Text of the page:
This page isn’t dead! You could liken it to a phoenix, or perhaps a pop-culture movie franchise*.
Today I would like to review the “Limitless Adventures: Non-Player Characters vol.1” product, which provides a vast wealth of NPC resources.
First off, the book is massive. I’m looking to print it out to have it available, and at 131 pages, it is going to be a decently sized resource that I’ll have to fit into a 3 ring binder**. Despite the lack of art (which I personally do not mind), this book does for NPC stat blocks what Tome of Beasts does for monster stat blocks.
The book is separated into five categories: allies, contacts, foes, merchants, and archenemies. Each category upwards of 20 entries, with the exception of archenemies which has five.
The ally section seems to skew towards lower CR creatures that serve as assistance and plot foils more than combatants, which is just fine. Though their statistics are not as important, knowing that an ally might have a skill or connection, or even a healing ability might be extra useful to a party out of combat. Great care is given to both giving these allies a lot of personality, as well as providing plenty of plot hooks to make each NPC both useful for advancing a plot, or for weaving a story!
While the archenemy section has fewer entries, each archenemy is given multiple stat blocks to map out the parallel growth they may have to your group during a campaign. This is an excellent move, and one that will make using these stat blocks easy and intuitive, cutting down significantly on prep time!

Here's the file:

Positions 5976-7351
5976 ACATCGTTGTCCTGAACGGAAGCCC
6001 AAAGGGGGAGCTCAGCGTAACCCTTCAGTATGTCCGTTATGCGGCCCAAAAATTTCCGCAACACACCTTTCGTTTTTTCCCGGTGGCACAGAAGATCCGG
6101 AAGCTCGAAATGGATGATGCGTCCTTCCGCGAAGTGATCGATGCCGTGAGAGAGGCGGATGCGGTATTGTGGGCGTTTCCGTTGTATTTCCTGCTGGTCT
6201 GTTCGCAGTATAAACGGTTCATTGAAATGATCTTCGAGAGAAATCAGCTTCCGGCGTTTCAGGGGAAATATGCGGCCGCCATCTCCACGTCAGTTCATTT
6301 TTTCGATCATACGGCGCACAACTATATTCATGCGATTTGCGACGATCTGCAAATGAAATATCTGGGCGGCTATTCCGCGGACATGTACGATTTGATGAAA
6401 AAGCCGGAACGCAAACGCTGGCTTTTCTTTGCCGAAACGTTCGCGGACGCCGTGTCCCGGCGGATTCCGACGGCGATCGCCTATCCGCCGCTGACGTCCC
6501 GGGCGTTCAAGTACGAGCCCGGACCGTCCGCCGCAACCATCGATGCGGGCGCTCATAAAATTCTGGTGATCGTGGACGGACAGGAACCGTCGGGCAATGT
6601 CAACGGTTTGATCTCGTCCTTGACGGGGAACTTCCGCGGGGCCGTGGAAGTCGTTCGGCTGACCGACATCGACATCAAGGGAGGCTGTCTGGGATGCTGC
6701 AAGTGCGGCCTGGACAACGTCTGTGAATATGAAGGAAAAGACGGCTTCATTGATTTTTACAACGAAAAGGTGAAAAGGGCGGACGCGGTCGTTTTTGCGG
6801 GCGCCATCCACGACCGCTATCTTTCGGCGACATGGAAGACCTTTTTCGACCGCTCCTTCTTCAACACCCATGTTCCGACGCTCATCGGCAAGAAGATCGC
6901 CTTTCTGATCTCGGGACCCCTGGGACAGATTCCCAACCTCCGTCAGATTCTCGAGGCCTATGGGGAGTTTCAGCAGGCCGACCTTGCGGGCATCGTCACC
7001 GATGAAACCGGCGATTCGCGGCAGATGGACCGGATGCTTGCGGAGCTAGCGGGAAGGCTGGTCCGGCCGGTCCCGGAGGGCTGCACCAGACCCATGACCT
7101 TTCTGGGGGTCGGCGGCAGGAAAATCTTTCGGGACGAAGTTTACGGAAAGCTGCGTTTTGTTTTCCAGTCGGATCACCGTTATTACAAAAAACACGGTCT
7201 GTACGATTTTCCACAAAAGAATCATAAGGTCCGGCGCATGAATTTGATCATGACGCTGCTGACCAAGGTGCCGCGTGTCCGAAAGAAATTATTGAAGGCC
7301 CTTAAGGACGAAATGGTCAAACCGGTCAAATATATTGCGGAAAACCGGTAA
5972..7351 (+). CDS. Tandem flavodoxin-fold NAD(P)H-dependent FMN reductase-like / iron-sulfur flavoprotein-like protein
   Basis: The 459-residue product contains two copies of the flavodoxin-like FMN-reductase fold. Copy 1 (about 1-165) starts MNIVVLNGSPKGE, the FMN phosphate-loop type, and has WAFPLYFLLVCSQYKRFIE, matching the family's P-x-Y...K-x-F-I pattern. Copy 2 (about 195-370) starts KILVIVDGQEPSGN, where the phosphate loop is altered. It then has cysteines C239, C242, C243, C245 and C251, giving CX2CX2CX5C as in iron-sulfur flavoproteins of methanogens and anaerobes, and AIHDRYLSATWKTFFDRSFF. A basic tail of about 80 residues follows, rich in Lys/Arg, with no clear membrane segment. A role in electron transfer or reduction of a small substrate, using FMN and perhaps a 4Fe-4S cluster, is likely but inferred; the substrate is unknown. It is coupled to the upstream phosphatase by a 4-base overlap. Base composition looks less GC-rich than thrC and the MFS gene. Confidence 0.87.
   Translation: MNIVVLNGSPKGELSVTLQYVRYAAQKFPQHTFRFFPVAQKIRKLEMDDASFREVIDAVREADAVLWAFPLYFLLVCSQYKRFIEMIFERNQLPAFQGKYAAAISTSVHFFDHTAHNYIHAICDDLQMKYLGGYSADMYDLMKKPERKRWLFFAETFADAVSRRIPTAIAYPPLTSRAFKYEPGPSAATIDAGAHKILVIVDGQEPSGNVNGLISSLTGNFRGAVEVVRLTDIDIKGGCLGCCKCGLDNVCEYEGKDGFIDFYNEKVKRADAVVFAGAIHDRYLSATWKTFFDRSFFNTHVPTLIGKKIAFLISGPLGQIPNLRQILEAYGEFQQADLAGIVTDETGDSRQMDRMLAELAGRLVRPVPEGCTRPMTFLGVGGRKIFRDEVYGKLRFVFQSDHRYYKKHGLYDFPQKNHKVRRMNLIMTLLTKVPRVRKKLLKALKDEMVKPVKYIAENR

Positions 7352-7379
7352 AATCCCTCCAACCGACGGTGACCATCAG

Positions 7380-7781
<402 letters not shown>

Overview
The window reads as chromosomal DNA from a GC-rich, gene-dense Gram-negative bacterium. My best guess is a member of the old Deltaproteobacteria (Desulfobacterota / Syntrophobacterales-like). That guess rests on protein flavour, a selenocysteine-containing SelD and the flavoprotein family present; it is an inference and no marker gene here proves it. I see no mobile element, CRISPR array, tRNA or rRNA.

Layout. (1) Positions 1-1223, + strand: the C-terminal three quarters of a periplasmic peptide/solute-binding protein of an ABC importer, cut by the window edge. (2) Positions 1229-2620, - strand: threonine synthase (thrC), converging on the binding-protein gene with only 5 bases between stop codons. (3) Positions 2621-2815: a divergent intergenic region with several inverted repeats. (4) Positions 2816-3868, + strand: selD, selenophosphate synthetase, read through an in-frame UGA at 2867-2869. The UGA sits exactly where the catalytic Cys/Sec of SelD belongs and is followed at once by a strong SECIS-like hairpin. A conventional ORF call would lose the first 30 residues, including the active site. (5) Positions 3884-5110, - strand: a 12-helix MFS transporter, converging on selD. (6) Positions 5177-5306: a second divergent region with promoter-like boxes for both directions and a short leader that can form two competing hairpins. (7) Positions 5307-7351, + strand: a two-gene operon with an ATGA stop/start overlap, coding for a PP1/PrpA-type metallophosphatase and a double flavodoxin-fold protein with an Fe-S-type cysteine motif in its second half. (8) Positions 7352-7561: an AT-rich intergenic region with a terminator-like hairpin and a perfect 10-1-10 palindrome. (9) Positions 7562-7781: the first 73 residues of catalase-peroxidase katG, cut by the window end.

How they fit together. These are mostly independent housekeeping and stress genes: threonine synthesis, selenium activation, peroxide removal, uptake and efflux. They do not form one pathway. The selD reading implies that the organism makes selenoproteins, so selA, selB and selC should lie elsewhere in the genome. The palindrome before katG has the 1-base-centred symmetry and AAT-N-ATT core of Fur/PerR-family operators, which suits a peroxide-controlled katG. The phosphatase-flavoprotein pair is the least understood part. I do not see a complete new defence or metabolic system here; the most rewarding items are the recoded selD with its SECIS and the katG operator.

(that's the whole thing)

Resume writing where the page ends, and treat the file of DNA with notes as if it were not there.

While the contacts section is ostensibly useful, though it mignt have been better to merely list an NPC, their personality, and the kind of information they can provide, as a contact is unlikely to be used in combat. On the other hand, I could also imagine people complaining for a lack of a stat block, and I this guide is nothing if not thorough. To that end, these contacts could serve double duty, and an enterprising GM could very well use the stat blocks for NPCs that are not contacts.
The foes section is really interesting, and provides a plethora of interesting combatants that could allow you to include all manner of enemies for your players, and can even be used to construct an enemy adventuring party! As a persistent theme for each NPC, the foes are given plenty of flavor and ample adventure seeds to make them relevant or even central to a session or even campaign! Entire stories could be weaved around foes of varying power. I am personally excited to include some of these ideas in my next game. The only complaint I have is that list seems to be a bit orc-heavy.
The merchant section is one that I am particularly impressed with, as it not only gives merchants that sell goods, but services as well. In both cases, the NPCs are given plenty of character and flare, as even the entries for their goods and services are given a bit of spice to differentiate and distinguish each NPC. The authors did a great job at this, and created merchants that are distinct enough to include in any campaign!
There are a few hiccups, such as referring to skills without their ability scores [i.e. Medicine rather than Wisdom (Medicine)], but this doesn’t bother me much. It depends on how much of a stickler you are for formatting.
All that being said, I am very happy with this book, and the few flaws I found are easily overlooked. This book is well worth the price, and can provide not only a reprieve from session planning, but even as an abundant source of inspiration for adventure!
This book gets 5 out of 5, and my royal seal!
If you are interested in this or other products from Limitless Adventures, please use this link- http://limitless-adventures.com/
* Looking at you, horror movies.
** Don’t judge me for my printed binder source books. It’s all the rage.